science

Minimalist Posters That Cleverly Showcase Famous Scientists’ Greatest Achievements

For decades, that one poster of Einstein sticking his tongue out has been the go-to dorm-room decoration for eager science majors. Thankfully for the design-savvy future physicists of the world, Indian graphic designer Kapil Bhagat celebrated his home country’s recent National Science Day by creating a series of attractive posters that subtly highlight famous scientists’ most important discoveries. Darwin’s theory of evolution plays out typographically; the “o” in Newton’s name becomes his famous apple; and, yes, Einstein’s famous equation gets a clever shout out. Click through to see the series, which we learned about via io9, and buy the posters at Society6. … Read More

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Cool Video Illustrates What Marijuana Does to Your Brain

Ever wonder why marijuana makes users so fixated on individual ideas, no matter how banal? Learn the scientific answer to that and discover what smoking a joint does to your brain in this fascinating video from Mitchell Moffit and Gregory Brown of AsapSCIENCE. If that awful “this is your brain on drugs” commercial with the splattered egg in a frying pan is the closest you’ve ever gotten to understanding the neurological affects of illegal substances, you’ll definitely want to watch. And after you do, be sure to check out the rest of cool and practical videos at AsapSCIENCE’s YouTube page, including tips for curing hangovers and “The Scientific Power of Music.” Whether or not you artificially stimulate your neurotransmitters beforehand is completely up to you. … Read More

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Watch a Squid Dance to Cypress Hill

OK, so this fascinating clip doesn’t really feature a dancing squid, but rather, the pigment cells of a Woods Hole squid reacting like crazy to electrical impulses created by the sounds of Cypress Hill. But honestly, how cool is that? Click through to have your minds blown by microscopic footage of the experiment, which was executed by the neuroscience wizards over at Backyard Brains (who, it’s worth mentioning, previously stimulated a cockroach leg with the Beastie Boys), and which we spotted, rather fittingly, thanks to Laughing Squid. … Read More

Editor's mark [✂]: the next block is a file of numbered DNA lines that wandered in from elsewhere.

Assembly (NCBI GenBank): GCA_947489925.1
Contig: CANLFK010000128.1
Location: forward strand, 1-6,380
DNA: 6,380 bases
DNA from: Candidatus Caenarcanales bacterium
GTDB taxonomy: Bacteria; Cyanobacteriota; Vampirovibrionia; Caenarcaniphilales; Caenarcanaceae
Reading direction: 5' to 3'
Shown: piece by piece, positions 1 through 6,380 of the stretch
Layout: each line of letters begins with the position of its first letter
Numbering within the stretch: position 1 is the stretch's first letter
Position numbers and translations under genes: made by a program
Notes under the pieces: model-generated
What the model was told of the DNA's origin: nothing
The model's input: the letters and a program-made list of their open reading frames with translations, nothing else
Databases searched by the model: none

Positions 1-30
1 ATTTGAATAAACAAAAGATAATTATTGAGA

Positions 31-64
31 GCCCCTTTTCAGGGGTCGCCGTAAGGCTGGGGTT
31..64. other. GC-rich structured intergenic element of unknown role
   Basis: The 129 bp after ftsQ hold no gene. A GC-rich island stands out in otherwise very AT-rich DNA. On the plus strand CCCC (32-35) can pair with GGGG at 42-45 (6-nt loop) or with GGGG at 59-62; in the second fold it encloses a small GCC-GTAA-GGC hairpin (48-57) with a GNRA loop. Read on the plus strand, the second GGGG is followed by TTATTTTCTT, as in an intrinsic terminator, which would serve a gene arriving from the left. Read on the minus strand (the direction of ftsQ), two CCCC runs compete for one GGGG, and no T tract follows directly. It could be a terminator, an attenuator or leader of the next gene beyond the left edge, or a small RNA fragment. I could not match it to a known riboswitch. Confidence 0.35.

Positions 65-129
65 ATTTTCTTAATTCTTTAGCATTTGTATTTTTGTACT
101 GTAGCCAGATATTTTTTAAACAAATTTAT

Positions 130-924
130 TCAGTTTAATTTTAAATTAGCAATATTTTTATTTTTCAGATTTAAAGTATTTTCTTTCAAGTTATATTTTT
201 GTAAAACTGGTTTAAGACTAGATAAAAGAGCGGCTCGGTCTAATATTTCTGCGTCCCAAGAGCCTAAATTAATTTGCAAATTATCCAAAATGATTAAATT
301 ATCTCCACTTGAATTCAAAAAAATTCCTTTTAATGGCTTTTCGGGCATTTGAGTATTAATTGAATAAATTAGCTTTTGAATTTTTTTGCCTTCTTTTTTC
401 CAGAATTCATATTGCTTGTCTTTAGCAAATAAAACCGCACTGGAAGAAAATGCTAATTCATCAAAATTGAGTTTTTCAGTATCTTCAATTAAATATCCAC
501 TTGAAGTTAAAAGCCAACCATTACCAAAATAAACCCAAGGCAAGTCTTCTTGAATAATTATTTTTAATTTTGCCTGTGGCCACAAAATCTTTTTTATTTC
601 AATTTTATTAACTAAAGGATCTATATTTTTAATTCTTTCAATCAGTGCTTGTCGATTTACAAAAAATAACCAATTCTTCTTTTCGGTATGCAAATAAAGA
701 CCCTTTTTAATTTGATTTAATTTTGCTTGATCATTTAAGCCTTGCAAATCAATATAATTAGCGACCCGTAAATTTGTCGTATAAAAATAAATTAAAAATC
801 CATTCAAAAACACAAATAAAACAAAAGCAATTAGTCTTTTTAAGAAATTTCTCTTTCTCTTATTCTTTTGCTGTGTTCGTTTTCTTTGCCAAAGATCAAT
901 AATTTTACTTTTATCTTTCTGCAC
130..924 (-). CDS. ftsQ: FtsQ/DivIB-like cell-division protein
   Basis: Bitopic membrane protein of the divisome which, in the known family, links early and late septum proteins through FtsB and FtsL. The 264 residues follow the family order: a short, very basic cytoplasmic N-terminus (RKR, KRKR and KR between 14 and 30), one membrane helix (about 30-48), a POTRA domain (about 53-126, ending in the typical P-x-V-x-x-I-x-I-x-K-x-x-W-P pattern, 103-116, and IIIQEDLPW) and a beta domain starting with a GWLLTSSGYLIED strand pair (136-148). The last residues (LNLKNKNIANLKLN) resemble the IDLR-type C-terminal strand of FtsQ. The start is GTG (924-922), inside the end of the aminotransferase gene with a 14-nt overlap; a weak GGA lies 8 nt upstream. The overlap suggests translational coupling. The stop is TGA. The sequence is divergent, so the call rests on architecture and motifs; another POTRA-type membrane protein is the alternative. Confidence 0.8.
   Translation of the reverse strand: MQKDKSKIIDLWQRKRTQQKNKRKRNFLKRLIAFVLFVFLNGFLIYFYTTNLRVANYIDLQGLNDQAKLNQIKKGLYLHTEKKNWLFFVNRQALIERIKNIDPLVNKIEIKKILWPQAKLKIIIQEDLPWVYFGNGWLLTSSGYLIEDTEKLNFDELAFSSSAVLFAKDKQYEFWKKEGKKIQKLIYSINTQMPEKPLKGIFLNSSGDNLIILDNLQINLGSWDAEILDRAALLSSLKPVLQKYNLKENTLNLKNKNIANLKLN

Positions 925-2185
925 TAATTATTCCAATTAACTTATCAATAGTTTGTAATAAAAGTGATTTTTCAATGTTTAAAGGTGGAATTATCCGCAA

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Watch Bill Nye Explain Why Schools Need to Teach Evolution

Bill Nye has been our hero since his Bill Nye the Science Guy days in the ’90s, when he managed to awaken a whole generation of kids to the awesomeness of science. In recent years, the scientist and mechanical engineer has been recognized as a serious authority in the field, appearing on networks like CNN to illuminate such topics as global warming and the Japanese nuclear crisis. He even helped build a sundial used in the recent Mars Rover mission. Now, Nye has a Big Think video out in which he explains why it’s important to teach kids evolution, rather than creation. “Evolution is the fundamental idea in all of life science, in all of biology,” he says. “It’s very much analogous to trying to do geology without believing in tectonic plates. You’re just not going to get the right answer. Your whole world is just going to be a mystery instead of an exciting place.” Watch the entire excellent interview below. … Read More

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Pop Music Is Louder and More Boring Than Ever, According to Science

Has it ever occurred to you that every pop song you hear piped into mall stores or blaring out the speakers of passing cars sounds basically the same, down to the Auto-Tuned chorus? Well, take heart, because that isn’t just you getting old and cranky — scientists have just confirmed that pop music really is… Read More

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What’s On at Flavorpill: The Links That Made the Rounds in Our Office